Posted 9 years 28 days ago ago by Admin
PERSONAL PROTECTIVE EQUIPMENT (Part One)
By Dr. Dudley Crosson
It doesn’t matter what you call it – Personal Protective Equipment (PPE) or Aviation Life Support Equipment (ALSE) – it is all the same. It is the equipment that the flight crew should be using to protect them from conditions that may occur during an accident. It is common practice to utilize ALSE in the public safety and HEMS communities, but it is obvious that not all do so. Another observation is while most use ALSE, not all use it properly. Many pilots took the path of civilian training and most likely did not receive training on PPEs. Others went the military route and received proper training. Over the years, those properly trained may have modified procedures a little for the sake of comfort or expediency of application. This is certainly understood and appreciated. However, we cannot lose site of the intent, or necessity, of proper use.
As an Aeromedical Safety Officer (AmSO), I want to present this topic from a slightly different perspective – a mitigation perspective. There is no reason for someone to go into a career in aviation and expect to retire with hearing loss. If unfortunately someone is involved in an accident, there is no reason for injuries to occur because the helmet was not fit properly, or the flight suit did not fit or was not worn properly, or because gloves and good boots were not worn. There is no doubt that wearing PPE properly in the middle of summer can be uncomfortable, but like insurance, it is needed.
This is a two-part article. Part one will address helmets and their related accessory devices, while part two will look at the rest of the equipment.
The helmet is considered by some to be the most important PPE worn. In some ways this may be true, but there are a few more considerations than just wearing it. One needs to also consider proper fit and characteristics for both short-term health, such as survivability and shock absorption, and long-term health for hearing loss mitigation and myalgia (muscle pain) mitigation.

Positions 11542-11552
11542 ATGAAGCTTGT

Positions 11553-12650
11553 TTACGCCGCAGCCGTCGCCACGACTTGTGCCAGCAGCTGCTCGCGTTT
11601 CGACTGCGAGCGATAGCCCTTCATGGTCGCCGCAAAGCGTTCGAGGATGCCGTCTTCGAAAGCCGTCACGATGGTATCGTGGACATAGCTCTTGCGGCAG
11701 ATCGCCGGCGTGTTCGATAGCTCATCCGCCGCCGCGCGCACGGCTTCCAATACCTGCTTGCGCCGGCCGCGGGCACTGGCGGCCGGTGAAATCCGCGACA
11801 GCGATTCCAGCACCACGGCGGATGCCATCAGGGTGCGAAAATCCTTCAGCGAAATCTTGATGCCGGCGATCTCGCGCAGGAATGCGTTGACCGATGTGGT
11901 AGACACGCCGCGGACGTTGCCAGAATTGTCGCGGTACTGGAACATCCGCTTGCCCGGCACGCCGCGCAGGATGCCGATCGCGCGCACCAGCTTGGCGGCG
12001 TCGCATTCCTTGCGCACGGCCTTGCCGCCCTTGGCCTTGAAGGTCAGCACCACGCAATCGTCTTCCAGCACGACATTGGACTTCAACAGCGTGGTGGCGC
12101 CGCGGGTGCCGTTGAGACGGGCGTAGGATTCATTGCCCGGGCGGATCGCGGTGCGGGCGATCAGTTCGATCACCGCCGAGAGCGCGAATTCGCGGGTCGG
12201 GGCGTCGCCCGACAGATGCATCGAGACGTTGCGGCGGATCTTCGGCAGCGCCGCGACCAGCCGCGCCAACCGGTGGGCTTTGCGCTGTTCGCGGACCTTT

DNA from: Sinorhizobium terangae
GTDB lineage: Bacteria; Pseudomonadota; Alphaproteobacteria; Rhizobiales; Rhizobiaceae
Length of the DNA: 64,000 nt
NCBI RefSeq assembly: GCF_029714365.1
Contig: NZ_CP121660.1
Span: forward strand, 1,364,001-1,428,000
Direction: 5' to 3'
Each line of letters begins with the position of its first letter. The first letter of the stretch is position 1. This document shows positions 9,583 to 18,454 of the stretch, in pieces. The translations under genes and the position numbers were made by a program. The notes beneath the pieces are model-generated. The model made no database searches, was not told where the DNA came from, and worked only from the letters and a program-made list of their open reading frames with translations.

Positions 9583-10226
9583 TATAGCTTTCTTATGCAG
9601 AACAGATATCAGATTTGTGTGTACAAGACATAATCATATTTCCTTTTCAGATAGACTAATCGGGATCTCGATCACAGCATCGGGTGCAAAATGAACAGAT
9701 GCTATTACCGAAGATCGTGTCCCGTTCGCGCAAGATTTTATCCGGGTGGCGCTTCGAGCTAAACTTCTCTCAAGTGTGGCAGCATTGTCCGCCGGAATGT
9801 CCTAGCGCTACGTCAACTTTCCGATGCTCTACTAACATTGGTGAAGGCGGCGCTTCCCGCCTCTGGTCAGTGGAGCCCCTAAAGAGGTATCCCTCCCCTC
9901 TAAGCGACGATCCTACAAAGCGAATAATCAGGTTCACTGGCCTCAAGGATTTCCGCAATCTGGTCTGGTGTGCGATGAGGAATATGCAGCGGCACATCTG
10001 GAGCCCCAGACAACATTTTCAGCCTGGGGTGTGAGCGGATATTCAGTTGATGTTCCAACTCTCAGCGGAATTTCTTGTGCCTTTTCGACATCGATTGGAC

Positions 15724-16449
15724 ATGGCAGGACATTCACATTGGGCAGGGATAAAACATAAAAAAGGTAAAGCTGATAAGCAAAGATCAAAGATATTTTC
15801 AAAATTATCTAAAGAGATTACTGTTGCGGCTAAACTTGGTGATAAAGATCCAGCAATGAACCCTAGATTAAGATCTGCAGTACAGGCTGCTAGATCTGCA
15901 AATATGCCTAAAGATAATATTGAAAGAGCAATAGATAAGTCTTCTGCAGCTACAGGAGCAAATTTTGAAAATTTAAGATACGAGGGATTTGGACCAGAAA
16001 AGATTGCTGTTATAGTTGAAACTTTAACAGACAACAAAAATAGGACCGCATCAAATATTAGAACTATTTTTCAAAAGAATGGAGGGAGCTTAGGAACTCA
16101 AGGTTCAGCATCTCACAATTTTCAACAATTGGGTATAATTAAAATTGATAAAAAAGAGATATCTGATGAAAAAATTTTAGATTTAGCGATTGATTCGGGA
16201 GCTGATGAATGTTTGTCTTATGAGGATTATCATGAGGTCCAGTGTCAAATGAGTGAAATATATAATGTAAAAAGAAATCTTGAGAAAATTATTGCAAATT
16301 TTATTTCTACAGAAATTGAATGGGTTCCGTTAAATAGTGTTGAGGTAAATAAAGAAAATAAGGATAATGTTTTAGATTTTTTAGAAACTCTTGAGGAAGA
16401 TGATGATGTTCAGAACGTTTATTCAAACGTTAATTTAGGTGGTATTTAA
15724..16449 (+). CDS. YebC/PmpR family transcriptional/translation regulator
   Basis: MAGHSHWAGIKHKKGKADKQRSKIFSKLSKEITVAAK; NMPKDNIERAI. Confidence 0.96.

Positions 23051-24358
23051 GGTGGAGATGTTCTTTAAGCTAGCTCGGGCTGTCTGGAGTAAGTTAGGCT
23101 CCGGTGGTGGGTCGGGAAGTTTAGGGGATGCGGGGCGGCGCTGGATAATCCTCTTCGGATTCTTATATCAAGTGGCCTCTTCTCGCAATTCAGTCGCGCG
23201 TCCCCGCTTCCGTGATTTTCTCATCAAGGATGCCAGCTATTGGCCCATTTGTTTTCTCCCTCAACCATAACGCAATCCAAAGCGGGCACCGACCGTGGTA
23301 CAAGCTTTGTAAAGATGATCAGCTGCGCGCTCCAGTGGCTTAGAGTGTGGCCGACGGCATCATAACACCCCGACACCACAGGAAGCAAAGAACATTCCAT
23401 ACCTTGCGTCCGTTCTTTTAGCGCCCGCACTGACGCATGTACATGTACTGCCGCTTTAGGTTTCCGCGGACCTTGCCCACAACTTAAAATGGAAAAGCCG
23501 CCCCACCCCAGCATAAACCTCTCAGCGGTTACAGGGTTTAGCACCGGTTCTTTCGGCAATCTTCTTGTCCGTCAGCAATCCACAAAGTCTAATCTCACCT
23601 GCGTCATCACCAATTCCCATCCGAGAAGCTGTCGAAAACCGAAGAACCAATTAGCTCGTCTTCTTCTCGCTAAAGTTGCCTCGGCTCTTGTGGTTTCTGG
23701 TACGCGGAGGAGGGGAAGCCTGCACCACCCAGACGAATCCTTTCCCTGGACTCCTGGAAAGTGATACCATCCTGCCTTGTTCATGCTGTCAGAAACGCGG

First, let us look at the short-term health aspects of the helmet. This seems to be the only aspect that most crews consider when looking for a helmet. This is certainly the most impressive aspect, and is supported by a study by Taneja and Wiegmann (2003). They “analyzed patterns of injuries sustained by pilots involved in fatal helicopter accidents from 1993 to 1999 by reviewing the FAA’s autopsy database.” This database included all helicopter accidents, not just public safety. A couple of very impressive details to come from this were that skull fractures were the second most common causes of blunt force trauma: 51% of the cases. In addition, the brain was the most common (62%) of the organ/visceral traumas. This study looked at all the cases, including public safety, HEMS, and tourism as well. From the report it is safe to assume that those not wearing helmets had the most trauma.
A common question is which helmet is the best? I do not believe there is a ‘best,’ but several that are options. There are a number of acceptable helmets to select from, including the HGU-56P –(top left and current military issue), HGU-84, SPH-5 (bottom left), Alpha Eagle series (Alpha Eagle 250, top right), and the Gallet series (bottom right). As in any case, there are pros and cons for each. When making a selection, it is important to look at supporting test data to see how it compares with others. Certainly the HGU-56P goes through the most stringent testing, but that does not necessarily mean it is the best for your needs.